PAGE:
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Updated Results of the FIGHT-202 Study Reinforced the Efficacy and Safety of Pemigatinib for Previously Treated Locally Advanced/Metastatic CCA

2021 Year in Review: Cholangiocarcinoma — December 17, 2021

Updated results from the FIGHT-202 study supported the primary data that second-line pemigatinib treatment resulted in efficacy and sustained tolerability in patients with CCA harboring FGFR2 rearrangements/fusions.

FIGHT-202 is a single-arm, phase 2, open-label, multicenter study (ClinicalTrials.gov Identifier: NCT02924376) that investigated the efficacy and safety of the selective, oral FGFR1-3 inhibitor pemigatinib in patients with previously treated advanced/metastatic cholangiocarcinoma (CCA) who had progressed on ≥1 prior therapies. Mature efficacy and safety data from the FIGHT-202 trial were reported at the 2021 American Society of Clinical Oncology Annual Meeting. Pemigatinib was approved in 2020 by the US Food and Drug Administration (FDA) for the treatment of adults with previously treated, unresectable locally advanced or metastatic CCA with an FGFR2 fusion or other rearrangement as detected by an FDA-approved test.

In the FIGHT-202 study, eligible adults with disease progression after ≥1 prior treatments and documented FGF/FGFR gene status were assigned to cohort A (FGFR2 gene rearrangements/fusions), cohort B (other FGF/FGFR gene alterations), or cohort C (no FGF/FGFR gene alterations). All eligible patients received oral pemigatinib 13.5 mg once daily (21-day cycle; 2 weeks on, 1 week off) until disease progression or unacceptable toxicity. The primary end point was the centrally confirmed objective response rate (ORR) of cohort A. Secondary end points included ORR (cohort B, cohorts A and B combined, and cohort C), duration of response (DOR), duration of complete response, progression-free survival, overall survival (OS), and safety. A post-hoc analysis was conducted in cohort A to evaluate median OS in responders compared with nonresponders. The data cutoff date for this analysis was April 7, 2020.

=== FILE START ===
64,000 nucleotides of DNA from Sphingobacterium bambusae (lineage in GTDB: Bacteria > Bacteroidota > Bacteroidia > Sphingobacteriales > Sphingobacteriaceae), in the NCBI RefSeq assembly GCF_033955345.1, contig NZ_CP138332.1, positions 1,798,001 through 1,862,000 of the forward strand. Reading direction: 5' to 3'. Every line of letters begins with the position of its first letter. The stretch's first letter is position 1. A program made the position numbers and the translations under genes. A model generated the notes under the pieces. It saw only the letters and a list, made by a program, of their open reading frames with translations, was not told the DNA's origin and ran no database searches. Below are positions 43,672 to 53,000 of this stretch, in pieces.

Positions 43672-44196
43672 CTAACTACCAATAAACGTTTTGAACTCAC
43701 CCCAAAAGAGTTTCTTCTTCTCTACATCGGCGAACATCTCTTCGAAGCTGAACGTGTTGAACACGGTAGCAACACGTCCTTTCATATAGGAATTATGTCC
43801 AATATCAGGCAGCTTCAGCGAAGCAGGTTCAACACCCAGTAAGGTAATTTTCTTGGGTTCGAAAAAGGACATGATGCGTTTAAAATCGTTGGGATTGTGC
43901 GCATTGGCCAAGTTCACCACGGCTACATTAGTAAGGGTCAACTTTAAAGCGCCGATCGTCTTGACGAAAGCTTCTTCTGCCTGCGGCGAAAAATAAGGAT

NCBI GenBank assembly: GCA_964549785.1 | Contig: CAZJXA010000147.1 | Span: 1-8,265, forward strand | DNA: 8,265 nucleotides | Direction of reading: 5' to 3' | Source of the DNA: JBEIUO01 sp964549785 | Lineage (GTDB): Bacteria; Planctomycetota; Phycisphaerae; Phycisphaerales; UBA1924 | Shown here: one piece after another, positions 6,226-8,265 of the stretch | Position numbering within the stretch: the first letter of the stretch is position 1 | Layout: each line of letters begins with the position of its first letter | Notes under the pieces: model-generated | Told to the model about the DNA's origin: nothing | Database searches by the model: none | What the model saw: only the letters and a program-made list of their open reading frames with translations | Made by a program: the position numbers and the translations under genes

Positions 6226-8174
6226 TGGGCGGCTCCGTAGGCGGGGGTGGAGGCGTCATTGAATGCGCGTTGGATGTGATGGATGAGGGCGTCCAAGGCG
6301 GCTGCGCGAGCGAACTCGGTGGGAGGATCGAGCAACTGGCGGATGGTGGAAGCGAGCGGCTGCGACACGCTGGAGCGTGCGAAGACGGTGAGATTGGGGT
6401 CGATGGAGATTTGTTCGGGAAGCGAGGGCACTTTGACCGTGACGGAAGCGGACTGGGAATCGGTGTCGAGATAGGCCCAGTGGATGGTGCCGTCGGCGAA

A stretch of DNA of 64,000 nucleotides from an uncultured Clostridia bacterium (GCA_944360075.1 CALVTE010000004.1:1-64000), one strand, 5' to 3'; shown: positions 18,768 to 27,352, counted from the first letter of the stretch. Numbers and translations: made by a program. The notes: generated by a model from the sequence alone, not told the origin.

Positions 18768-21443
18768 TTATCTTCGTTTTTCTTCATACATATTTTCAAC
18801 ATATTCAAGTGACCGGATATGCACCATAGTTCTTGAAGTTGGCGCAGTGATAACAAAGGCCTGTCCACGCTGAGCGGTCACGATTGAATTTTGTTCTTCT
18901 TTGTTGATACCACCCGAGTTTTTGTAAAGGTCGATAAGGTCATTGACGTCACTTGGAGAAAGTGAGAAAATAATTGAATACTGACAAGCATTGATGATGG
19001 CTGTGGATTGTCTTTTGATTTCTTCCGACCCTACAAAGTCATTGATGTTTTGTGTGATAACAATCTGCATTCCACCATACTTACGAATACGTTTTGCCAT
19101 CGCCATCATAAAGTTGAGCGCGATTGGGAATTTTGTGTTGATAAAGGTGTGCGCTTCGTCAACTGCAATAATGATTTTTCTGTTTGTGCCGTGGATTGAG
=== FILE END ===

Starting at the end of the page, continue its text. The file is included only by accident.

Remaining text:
At data cutoff, the current analysis included a total of 147 patients. Of these participants, 108 were enrolled in cohort A, 20 in cohort B, and 17 in cohort C. At a median follow-up of 30.4 months, the median treatment duration was 5.9 months and 9.3% of patients remained on therapy in cohort A. The centrally confirmed ORR in cohort A was 37.0%, including 4 complete responders and 36 partial responders. The median DOR was 8.1 months (95% confidence interval, 5.7-13.1). No responses were reported in cohorts B and C. The updated median OS was 17.5 months, which was longer than that in historical data. Furthermore, post-hoc analysis revealed that the median OS was prolonged for responders (n = 40; 30.1 months) compared with nonresponders (n = 68; 13.7 months) in cohort A.

The safety profile in the current analysis was similar to that in the primary analysis, and no new safety signals were observed. In the total population, the most frequently reported treatment-emergent adverse events (TEAEs) included hyperphosphatemia (58.5%), alopecia (49.7%), diarrhea (46.9%), fatigue (43.5%), nausea (41.5%), and dysgeusia (40.8%). TEAEs led to treatment discontinuation in 10.2% of patients and treatment interruption in 42.2% of participants.

These results supported primary data and indicated that pemigatinib treatment was associated with continued and durable responses, along with sustained tolerability, in patients with CCA who harbor FGFR2 rearrangements/fusions.

Source: Abou-Alfa GK, Sahia V, Hollebecque A, et al. Pemigatinib for previously treated locally advanced/metastatic cholangiocarcinoma (CCA): update of FIGHT-202. J Clin Oncol. 2021;39(suppl_15):4086-4086.

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